hands-on-–-the-new-junghans-meister-worldtimer

Hands-on – The New Junghans Meister Worldtimer

For the last160 years, Junghans has been building clocks and watches in Germany’s Black Forest. Erhard Junghans founded the company in 1861 and managed to build it into the largest clock manufacturer in the world at the beginning of the 20th century. Over the years, the brand has focused on innovation and quality, combined with a typically German ‘less is more’ attitude and heavily influenced by the Bauhaus era – perfectly defined by the Meister collection, first introduced in the 1930s. We go hands-on with the brand’s latest release, another minimalist, retro-styled and fairly priced model, the Junghans Meister Worldtimer.

Junghans Meister Worldtimer

Like most Junghans watches, the new Meister Worldtimer is a demonstration of restraint and faithfulness to traditions. For decades, Junghans has upheld its devotion to minimalist design and watchmaking. It’s an understated style that emphasises Junghans’ dedication to Bauhaus, and yet offers a surprising new look and complexity to the Meister collection. 

The Junghans Meister Worldtimer is the latest addition to the Meister collection, and as such respects the codes we’ve seen in previous editions. It features a bowl-shaped case with a highly domed crystal on top – sapphire crystal or Plexiglas are available as options. It’s a buttery smooth shape and feels extremely comfy when on the wrist, mostly thanks to its modest dimensions and sleek design. I’ve had the joy of wearing this for a few weeks and must say I was impressed with the experience. It is a watch that is suitable for almost every occasion, both formal and casual. 

Junghans Meister Worldtimer

The case is 40.4mm in diameter and 10.5mm thick including the domed crystal. Due to the design of the case, the watch has a super-slim bezel that allows for an almost unobstructed view of the large, matte-silver dial underneath. Slim, angled lugs make it fit your wrist snugly and the convex caseback makes it feel smaller than it actually is when worn.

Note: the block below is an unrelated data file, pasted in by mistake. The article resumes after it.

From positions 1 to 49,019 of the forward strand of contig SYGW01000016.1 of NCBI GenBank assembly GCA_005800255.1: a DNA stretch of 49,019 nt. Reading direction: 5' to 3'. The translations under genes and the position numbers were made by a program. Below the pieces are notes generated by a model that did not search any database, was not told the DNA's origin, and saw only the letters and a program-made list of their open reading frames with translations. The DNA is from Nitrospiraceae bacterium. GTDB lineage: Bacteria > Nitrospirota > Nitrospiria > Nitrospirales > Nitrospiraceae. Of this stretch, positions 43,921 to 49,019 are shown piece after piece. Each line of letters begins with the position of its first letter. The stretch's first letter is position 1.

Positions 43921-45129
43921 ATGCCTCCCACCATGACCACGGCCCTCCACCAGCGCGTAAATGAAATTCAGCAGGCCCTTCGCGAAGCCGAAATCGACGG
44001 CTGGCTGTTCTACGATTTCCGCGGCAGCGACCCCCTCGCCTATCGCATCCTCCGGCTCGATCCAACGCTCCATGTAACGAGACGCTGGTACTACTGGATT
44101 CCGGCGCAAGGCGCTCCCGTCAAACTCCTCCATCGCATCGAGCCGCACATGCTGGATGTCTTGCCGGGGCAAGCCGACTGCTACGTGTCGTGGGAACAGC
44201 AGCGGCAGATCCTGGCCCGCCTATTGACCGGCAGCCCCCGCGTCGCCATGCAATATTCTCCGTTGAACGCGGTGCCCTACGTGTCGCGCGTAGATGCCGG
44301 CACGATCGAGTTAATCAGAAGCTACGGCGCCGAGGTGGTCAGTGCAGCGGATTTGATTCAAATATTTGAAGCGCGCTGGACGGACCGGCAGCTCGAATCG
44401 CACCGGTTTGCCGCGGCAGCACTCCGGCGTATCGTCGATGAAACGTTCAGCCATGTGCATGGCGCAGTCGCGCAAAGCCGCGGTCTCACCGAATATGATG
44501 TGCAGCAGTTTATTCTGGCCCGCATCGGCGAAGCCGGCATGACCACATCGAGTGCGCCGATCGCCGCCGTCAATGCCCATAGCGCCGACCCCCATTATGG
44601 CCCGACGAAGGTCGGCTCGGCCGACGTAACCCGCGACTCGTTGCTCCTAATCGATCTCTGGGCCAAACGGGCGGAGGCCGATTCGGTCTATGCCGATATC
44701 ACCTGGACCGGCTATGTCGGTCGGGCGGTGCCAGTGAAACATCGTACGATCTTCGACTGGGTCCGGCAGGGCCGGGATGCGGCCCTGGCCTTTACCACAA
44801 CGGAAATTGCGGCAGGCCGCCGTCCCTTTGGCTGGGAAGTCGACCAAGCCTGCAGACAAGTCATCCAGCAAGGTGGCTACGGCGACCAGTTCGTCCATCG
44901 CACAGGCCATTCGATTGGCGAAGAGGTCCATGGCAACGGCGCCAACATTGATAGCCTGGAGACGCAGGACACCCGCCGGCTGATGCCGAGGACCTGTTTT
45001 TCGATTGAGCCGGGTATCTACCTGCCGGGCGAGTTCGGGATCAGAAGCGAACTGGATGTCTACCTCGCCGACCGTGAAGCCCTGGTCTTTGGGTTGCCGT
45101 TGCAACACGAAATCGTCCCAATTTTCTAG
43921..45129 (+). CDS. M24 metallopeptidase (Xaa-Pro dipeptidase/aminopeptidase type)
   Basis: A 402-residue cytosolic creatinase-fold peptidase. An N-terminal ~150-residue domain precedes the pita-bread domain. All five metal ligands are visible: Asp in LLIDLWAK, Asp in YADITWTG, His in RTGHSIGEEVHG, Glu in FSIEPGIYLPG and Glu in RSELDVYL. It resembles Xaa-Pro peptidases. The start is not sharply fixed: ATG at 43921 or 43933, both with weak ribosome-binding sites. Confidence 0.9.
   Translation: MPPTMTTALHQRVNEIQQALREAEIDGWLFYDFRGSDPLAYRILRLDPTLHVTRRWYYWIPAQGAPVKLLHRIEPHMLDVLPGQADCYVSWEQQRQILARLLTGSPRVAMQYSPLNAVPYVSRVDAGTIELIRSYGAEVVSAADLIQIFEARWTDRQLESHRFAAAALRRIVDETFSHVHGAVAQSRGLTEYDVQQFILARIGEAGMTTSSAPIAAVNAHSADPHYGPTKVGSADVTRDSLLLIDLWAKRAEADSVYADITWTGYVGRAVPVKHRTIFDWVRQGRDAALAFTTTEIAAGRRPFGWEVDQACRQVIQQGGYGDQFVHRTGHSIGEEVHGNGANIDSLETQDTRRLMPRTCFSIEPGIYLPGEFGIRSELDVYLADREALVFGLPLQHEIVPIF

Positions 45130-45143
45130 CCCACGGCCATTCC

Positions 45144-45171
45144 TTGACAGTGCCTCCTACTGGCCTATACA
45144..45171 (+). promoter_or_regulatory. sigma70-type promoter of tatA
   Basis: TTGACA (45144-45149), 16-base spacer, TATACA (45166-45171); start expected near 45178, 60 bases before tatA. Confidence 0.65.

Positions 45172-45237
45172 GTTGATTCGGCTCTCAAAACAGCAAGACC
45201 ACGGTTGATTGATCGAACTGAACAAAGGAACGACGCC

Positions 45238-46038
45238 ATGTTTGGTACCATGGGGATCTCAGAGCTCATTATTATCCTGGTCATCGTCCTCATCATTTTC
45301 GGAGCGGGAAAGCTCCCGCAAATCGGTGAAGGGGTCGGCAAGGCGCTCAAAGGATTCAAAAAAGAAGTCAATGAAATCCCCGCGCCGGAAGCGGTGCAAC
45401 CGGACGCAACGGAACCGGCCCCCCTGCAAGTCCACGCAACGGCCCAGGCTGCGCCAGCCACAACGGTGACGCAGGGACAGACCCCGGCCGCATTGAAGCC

Junghans Meister Worldtimer

Of course, the most important feature of the Junghans Meister Worldtimer is the 24h display. The matte-silver dial features four arched cut-outs with a grey disc underneath. This disc is printed with a 24-hour scale in white and black to differentiate between AM and PM. It is accentuated with narrow vertical lines for each timezone. On the outside of the cut-outs, on the main dial, the two city rings are printed in either black or beige/brown. Even though the print is very fine, it’s not all that difficult to quickly see what’s what. The 24-hour display is adjusted via the crown, in the first pulled out position: clockwise to advance a timezone, counterclockwise to go the other way, pretty intuitive stuff. 

Junghans Meister Worldtimer

The domed dial is finished with applied gold PVD-coated indices at 3, 6, 9 and 12, and subtle pad-printed beige/brown lines for all the remaining hours. The colour matches the inner city-ring for the world time indication, as well as the leather strap. The dial itself is domed, as it curves down towards the edge of the dial. Centrally mounted gold hands indicate the hours, minutes and seconds. The dauphine-shaped hour and minute hand have a fine line of luminous paint and curve down at the tip to flow with the shape of the dial and crystal, as does the narrow seconds hand. The application of luminous material to the hour and minutes hands keeps the watch in check with the minimalist philosophy Junghans is known for, but does mean that at night you only have local time at your disposal.

Junghans Meister Worldtimer

Flipping the Junghans Meister Worldtimer over reveals the movement through the sapphire crystal. As mentioned, the caseback is shaped to match the case and is fitted with five screws. The J820.5 movement is a modified Sellita SW330-1. It has dropped the date function, and instead of a centrally mounted GMT hand, it features a 24-hour disc underneath the main dial. This automatic movement is essentially an ETA 2893-1 clone, although parts are not necessarily interchangeable. It runs at a frequency of 4Hz (or 28,800vph) and offers about 42 hours of power reserve. The outsourced movement keeps the Meister Worldtimer priced competitively, and easy to service when needed. 

Junghans Meister Worldtimer

All in all this new Junghans Meister Worldtimer is a watch to consider if you’re interested in a clean, uncluttered yet useful traveller’s watch. It has a lot to offer and wears very comfortable. In the end, it all comes down to a matter of personal preference but with eight available options, you are spoilt for choice!

Availability & Price

A total of eight references are available, spread across four different styles. First off is the one we had for this review, with a gold PVD-coated steel case. It features a matte-silver dial and a taupe leather strap on a matching gold PVD buckle. Next up is the same gold PVD-coated case but with an anthracite dial and black leather strap. The third option is a steel case with a blue dial and strap, and finally, there’s also the option for a steel case, matte-silver dial and multi-link steel bracelet. All these colourways are available with either a domed Plexiglas or sapphire crystal. The blue version is the entry-level model at EUR 1,490 with a Plexiglas. The sapphire crystal version comes at EUR 1,690. All other options are EUR 1,590 with Plexiglas or EUR 1,790 with sapphire crystal.

Junghans Meister Worldtimer

More details and orders at www.junghans.de.

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